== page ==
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All good things must come to an end

As I flew on our tons of flights, I thought about the trip in general (when I wasn't sleeping).

1) The toilets there don't flow in the opposite direction. That's a myth. First, you can get water to flow in either direction in either hemisphere by the way the faucet or spout is angled. Second, all the toilets were the high efficiency ones that don't really swirl anyways.

2) If you're in Australia or New Zealand, get Tim Tams. They're these delicious packaged cookies. They're like the national Oreo, except they're way better than Oreos. They sandwich a filling (chocolate is original, but they also have caramel, strawberry, and others) between two rectangular chocolate cookies and then cover the whole thing with chocolate. We went through countless packages throughout the trip.

3) Arnott's makes Tim Tams, as well as these mini churro looking chips, as well as tons of other snack foods. They seem to be one of the dominant brands and overall seem pretty decent.

4) Everybody everywhere I went from the smaller towns to the bigger cities was super friendly. We're talking what would be considered small town, midwest type friendly in the US. I loved it!

5) Aboriginal and Maori art is awesome. I wish that we had been exposed to non-literal art in school. Maybe then I'd appreciate it. Personally, looking at a bunch of portraits of dead white people I don't know, or even looking at paintings of dull landscapes that show the reality of what's there doesn't appeal too much to me. I understand that they didn't have photos in the old days, but still. The use of symbols and representations and bright colorations just appeals to me much more.

6) I learned to check out the tour ahead of time. We did some bus tours where we sat on the bus, looking out the window all day. That doesn't engage me and while I enjoy a good nap, that's not what I'm paying for. At the other end of the spectrum, we did some tours where the bus got us from place to place, but we spent most of the time out walking, doing, seeing what there was to see. I much prefer experiencing a place myself. To me, looking out a bus window isn't really that different from looking at a photograph. You know the place is out there, but you're still not really part of it. I'm sure that when I get older, I won't be able to walk as much and will need look-out-the-window tours, but for now, I want to be there myself.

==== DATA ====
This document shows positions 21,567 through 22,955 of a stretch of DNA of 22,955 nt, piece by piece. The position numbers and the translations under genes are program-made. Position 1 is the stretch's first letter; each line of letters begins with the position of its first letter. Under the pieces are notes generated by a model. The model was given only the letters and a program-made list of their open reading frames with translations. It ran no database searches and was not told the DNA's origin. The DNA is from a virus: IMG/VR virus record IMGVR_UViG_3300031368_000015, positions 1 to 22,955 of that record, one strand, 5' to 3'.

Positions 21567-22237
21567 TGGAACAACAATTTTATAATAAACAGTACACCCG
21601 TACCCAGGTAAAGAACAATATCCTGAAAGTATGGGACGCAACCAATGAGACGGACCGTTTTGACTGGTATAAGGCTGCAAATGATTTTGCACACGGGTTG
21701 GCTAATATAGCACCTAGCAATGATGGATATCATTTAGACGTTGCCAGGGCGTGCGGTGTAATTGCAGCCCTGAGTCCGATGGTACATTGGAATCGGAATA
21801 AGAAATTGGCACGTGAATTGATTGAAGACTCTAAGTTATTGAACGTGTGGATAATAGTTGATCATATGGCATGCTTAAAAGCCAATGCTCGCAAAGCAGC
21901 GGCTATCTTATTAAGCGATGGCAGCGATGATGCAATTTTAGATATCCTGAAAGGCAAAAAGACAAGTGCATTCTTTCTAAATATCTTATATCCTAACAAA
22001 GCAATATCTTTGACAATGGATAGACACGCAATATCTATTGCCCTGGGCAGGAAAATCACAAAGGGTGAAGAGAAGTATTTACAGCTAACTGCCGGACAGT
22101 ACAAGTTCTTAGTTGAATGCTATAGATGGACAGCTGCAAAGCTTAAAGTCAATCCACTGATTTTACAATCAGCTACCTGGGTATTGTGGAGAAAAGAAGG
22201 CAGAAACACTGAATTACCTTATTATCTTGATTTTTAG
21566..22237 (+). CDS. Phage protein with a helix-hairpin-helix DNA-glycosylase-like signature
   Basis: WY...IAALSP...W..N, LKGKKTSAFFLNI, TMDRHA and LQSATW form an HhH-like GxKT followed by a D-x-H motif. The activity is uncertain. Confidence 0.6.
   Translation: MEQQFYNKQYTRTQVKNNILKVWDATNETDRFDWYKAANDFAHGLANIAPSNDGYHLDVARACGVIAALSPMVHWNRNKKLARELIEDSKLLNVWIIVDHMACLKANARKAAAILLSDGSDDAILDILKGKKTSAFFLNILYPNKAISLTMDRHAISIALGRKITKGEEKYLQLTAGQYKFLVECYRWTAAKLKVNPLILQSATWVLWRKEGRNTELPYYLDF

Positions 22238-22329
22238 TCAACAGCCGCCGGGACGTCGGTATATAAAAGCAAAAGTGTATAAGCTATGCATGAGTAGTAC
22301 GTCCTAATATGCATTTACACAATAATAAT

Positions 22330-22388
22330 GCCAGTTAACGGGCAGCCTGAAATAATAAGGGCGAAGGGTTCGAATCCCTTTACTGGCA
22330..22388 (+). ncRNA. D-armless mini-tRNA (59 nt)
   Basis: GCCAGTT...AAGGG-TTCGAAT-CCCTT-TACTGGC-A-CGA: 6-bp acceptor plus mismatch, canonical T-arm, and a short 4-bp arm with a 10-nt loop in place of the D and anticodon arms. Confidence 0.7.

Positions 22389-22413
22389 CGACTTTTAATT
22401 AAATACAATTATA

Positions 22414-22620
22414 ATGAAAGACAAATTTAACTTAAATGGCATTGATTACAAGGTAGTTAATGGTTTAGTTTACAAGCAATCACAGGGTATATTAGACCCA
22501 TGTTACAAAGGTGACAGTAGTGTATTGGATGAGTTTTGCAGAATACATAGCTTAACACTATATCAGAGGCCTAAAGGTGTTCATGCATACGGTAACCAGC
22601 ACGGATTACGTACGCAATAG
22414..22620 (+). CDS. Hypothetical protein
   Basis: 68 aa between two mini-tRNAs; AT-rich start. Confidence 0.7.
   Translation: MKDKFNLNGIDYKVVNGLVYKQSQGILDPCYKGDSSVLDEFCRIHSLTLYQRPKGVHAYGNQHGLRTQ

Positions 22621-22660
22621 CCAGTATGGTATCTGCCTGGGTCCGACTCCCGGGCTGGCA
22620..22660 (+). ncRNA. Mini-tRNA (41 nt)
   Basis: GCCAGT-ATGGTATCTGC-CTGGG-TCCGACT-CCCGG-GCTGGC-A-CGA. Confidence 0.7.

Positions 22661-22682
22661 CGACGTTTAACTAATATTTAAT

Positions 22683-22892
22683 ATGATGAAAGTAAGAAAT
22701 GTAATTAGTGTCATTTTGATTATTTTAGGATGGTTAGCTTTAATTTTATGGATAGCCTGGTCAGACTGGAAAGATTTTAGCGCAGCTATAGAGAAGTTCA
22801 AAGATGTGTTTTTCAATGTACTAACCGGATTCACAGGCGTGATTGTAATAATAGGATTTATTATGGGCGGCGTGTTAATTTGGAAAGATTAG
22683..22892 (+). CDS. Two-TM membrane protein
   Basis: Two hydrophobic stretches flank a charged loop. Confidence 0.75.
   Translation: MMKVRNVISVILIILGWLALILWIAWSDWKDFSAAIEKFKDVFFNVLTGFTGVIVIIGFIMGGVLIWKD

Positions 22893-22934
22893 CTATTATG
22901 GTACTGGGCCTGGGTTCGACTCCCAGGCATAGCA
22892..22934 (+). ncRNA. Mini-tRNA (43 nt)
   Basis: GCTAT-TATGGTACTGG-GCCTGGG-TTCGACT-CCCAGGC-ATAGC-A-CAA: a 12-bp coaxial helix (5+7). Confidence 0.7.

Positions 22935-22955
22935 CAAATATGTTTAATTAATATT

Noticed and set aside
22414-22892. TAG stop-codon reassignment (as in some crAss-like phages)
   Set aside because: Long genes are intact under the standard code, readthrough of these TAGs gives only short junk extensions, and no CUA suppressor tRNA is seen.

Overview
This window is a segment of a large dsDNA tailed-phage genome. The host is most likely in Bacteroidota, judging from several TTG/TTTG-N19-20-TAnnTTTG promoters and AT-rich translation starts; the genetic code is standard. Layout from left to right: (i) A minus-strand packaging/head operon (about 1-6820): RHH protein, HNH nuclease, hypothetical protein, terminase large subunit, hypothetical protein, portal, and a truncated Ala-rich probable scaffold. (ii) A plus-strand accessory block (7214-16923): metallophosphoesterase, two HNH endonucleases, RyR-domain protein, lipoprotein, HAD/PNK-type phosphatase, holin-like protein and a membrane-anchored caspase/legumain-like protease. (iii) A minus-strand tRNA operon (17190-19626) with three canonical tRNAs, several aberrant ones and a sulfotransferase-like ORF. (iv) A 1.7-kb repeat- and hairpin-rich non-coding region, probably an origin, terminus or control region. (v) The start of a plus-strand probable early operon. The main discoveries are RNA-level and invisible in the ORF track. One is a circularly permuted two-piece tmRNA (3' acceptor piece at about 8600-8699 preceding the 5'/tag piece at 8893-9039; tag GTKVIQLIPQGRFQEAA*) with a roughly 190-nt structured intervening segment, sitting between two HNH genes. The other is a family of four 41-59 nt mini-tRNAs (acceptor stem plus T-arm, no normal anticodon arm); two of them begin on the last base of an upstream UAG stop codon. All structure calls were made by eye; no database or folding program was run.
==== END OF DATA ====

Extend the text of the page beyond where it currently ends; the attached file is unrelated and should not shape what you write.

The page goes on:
7) The treatment of the Maori in NZ was drastically different than anything I'm used to. Here in the US, we most certainly don't post signs in public places in any Native American Indian languages. You can't walk into a random gift shop and get NAI arts or crafts. Other than in sport team names (Indians, Redskins, Chiefs), we really don't recognize them too much. I feel that we tend to either let them stay on the reservations or let them blend in, but that it's a little rarer to see them holding on to their culture so strongly and yet being a regular part of society. Even in Australia where they do have aboriginal art greeting you from gift shops, they are still seeking the balance that I feel New Zealand has. Calling it Ayer's Rock or Uluru, The Olgas or Kata Tjuta, these types of things are still in process in Australia. In New Zealand, plenty of roads, towns, and rivers carry Maori names as their only name. Yet not everybody there is Maori. Somehow the population has managed to figure it all out. Keep in mind, this is only my impression. For all I know, there are some major grassroots movements of some sort, but it really did seem that different.

8) I'm glad I have a day to relax before I have to return to reality. I completely lost track of what day it was on the trip as all the days were the same to me. Even on the planes, I was thinking about the trip and not wanting it to end, not ready to mentally return to the world. Despite the change of scenery, I'm not mentally back from vacation and it's good to have a half day to extend the rest, but also have a half day to try to get mentally back up to speed and figure out what I'm supposed to be doing. I think that the hardest adjustment for me will not be the weather, as I love the snow, but will be the lack of fresh summer fruits and veggies that result from it being winter here. I got used to eating tons of fresh food, now I have to go back to either canned or the veggies that are very old as they had to get here from far away.

The moral of the story is- go to Australia; go to New Zealand. They're freaking awesome.

Posted by spsadventures 16:00 Archived in USA

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